Is your IT shop the place where great business ideas grind to a halt? Here's how to speed things up.
The Innovation Feedback Loop
Technology doesn't just meet demand; it creates demand. That's another reason IT can't live in long, orderly project cycles.
Guess' experience is a great example of what HP's Mott calls the "innovation feedback loop," and it's a big reason he's trying to slash the average time it takes to complete an IT project to three months. IT can't set priorities for 10 projects spread over the next two years because, once projects one, two, and three are done, that will change what would have been four, five, and six. Guess could have tried to anticipate every feature it needed on its handhelds--or it could get devices out with core functionality and add features as salespeople figured out what's most important. "There's an innovation feedback loop that right now, in these long development cycles, IT constrains," Mott says.
OK, so 90-day projects are a nice theory. How will Mott get there?
First, it's worth noting how HP got down to six-month IT project cycles, since many companies aren't even there. One step was to staff each project for faster results. That means having 10 people on a project for six months rather than five people for a year. Mott also measured the number of IT locations involved in any project and tried to keep that number low, under the theory that proximity helps people work faster.
In measuring on-time delivery, Mott weighted projects based on their value--so four little projects on time and one huge one late doesn't equal 80% on-time delivery. Also, he used what he calls "time-phase boxing," comparing projects of similar length to see if they're hitting milestones on time, in order to spot delays sooner. So if the average three-month project moves into testing phase at six weeks, and project XYZ still isn't testing by week seven, the time-phase boxing metric would be flashing red. HP will keep leaning on these practices.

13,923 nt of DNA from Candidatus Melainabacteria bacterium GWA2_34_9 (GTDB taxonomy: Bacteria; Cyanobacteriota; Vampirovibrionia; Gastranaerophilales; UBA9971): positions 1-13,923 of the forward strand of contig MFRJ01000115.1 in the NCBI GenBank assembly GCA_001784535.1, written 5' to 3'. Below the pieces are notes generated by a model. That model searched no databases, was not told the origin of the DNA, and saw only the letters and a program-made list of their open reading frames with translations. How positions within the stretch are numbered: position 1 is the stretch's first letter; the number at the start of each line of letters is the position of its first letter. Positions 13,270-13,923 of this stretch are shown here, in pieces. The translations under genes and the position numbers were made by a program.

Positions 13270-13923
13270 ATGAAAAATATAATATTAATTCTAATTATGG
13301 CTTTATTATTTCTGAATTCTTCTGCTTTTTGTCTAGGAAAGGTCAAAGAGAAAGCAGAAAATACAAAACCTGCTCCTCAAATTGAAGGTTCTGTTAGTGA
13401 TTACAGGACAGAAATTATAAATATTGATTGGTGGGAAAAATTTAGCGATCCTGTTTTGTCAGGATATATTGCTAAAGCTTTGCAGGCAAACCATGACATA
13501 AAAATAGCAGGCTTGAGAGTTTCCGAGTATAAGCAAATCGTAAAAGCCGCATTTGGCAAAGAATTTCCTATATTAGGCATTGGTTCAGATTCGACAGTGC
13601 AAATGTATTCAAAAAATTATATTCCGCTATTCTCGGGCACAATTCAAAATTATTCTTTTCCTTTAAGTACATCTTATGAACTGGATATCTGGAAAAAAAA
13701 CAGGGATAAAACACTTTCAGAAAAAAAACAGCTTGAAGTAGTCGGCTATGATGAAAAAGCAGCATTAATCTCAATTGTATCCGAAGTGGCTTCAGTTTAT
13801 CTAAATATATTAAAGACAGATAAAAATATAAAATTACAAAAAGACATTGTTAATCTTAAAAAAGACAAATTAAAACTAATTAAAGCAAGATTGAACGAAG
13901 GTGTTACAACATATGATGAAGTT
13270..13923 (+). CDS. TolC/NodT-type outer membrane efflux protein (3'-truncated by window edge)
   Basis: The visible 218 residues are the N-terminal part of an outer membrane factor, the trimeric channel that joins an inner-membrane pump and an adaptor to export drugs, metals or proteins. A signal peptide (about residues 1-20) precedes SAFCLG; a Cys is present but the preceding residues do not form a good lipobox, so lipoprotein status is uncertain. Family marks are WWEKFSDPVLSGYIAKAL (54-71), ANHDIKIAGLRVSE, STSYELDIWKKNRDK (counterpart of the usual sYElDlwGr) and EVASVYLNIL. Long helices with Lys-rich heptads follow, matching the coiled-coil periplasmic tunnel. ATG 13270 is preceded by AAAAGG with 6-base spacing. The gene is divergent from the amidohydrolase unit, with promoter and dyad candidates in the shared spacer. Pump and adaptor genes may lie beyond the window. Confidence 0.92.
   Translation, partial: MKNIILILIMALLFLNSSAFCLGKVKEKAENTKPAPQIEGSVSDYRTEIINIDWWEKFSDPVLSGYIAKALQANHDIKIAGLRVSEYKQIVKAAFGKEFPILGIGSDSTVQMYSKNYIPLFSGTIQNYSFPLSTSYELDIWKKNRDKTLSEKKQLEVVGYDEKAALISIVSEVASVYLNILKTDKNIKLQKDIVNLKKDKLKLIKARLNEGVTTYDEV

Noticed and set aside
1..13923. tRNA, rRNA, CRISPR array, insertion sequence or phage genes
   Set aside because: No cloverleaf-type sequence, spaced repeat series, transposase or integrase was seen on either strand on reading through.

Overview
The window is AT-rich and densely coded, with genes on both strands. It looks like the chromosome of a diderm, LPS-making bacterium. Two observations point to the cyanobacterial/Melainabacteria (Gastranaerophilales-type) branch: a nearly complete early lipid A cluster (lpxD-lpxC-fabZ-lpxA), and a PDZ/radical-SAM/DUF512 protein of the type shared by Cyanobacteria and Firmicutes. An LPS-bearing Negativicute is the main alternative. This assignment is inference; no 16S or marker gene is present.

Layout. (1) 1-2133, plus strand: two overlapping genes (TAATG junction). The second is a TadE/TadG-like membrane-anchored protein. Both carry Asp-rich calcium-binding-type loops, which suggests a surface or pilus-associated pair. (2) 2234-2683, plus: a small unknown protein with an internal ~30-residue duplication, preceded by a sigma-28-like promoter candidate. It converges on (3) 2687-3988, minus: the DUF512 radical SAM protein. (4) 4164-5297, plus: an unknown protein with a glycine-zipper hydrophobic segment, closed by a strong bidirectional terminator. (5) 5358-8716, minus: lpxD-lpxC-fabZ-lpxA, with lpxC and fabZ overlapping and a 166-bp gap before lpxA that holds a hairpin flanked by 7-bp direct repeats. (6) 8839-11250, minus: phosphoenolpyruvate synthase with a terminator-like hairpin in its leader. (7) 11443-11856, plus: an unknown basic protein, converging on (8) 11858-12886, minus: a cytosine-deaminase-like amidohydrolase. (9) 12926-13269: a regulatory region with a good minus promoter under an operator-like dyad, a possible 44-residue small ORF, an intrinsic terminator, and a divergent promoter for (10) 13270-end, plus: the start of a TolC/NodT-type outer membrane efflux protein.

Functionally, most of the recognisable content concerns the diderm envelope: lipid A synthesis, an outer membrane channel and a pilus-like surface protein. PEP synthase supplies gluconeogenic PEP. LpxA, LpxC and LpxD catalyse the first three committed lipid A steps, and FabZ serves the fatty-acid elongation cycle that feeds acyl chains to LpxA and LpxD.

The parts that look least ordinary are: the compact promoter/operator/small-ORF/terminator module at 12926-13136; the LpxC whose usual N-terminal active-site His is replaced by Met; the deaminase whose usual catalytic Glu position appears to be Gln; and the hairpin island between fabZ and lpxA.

To squeeze IT projects down to 90 days, Mott is putting a lot of faith in automating more of his organization's testing scripts, "because too much time is spent just making sure everything still works right." (HP sells testing automation, via its Mercury acquisition.) Mott also wants developers using fewer tools and languages, rather than letting them pick whichever ones they like best. Having more people trained on a smaller set of skills will let HP move people across projects more freely. "We'll have multiple skills," he says, "but we can't have 500 skills."
IT also needs to understand which elements of speed matter most to their companies. Consider Eli Lilly using Amazon's infrastructure service for drug research. The discovery of a single new drug--and getting that drug through the entire research, development, and regulatory pipeline sooner--can change the future of the company. "For us, it's pipeline, pipeline, pipeline," said Heim, explaining the company's cloud strategy at last September's InformationWeek 500 Conference. "Anything we can do to further our knowledge, get products into the pipeline, and develop those more quickly is crucial to us."
That's why Lilly saw big value in trying Amazon's infrastructure as a service to speed the earliest stages of drug discovery, when a researcher might want to quickly model and test an idea. (The fact that early-stage research often involves relatively nonsensitive data that's not much of a security risk also played a part in Lilly moving those resources to the cloud.)
Perhaps no industry's IT organizations are feeling--or should be feeling--this speed pressure more acutely than those in the U.S. healthcare sector. If healthcare providers are going to cash in on federal subsidies for deploying electronic health records, the clock is ticking--not to just get them implemented, but to make sure doctors, nurses, and other clinicians apply them in specific ways that meet federal "meaningful use" guidelines. Oh, and they'll also be looking for ways to make patients healthier and lower the costs of treating them in the process.
IT needs to judge itself on whether it's fast enough at the things that matter most to the company--whether that's integrating new suppliers needed to launch a product or providing the IT resources to design and spec a product. "Those are real-world provisioning. … It's how fast can you go from zero to a billion in a product," Mott says. "Those companies that make the transition and cut down that cycle time will become the leading players in the field."
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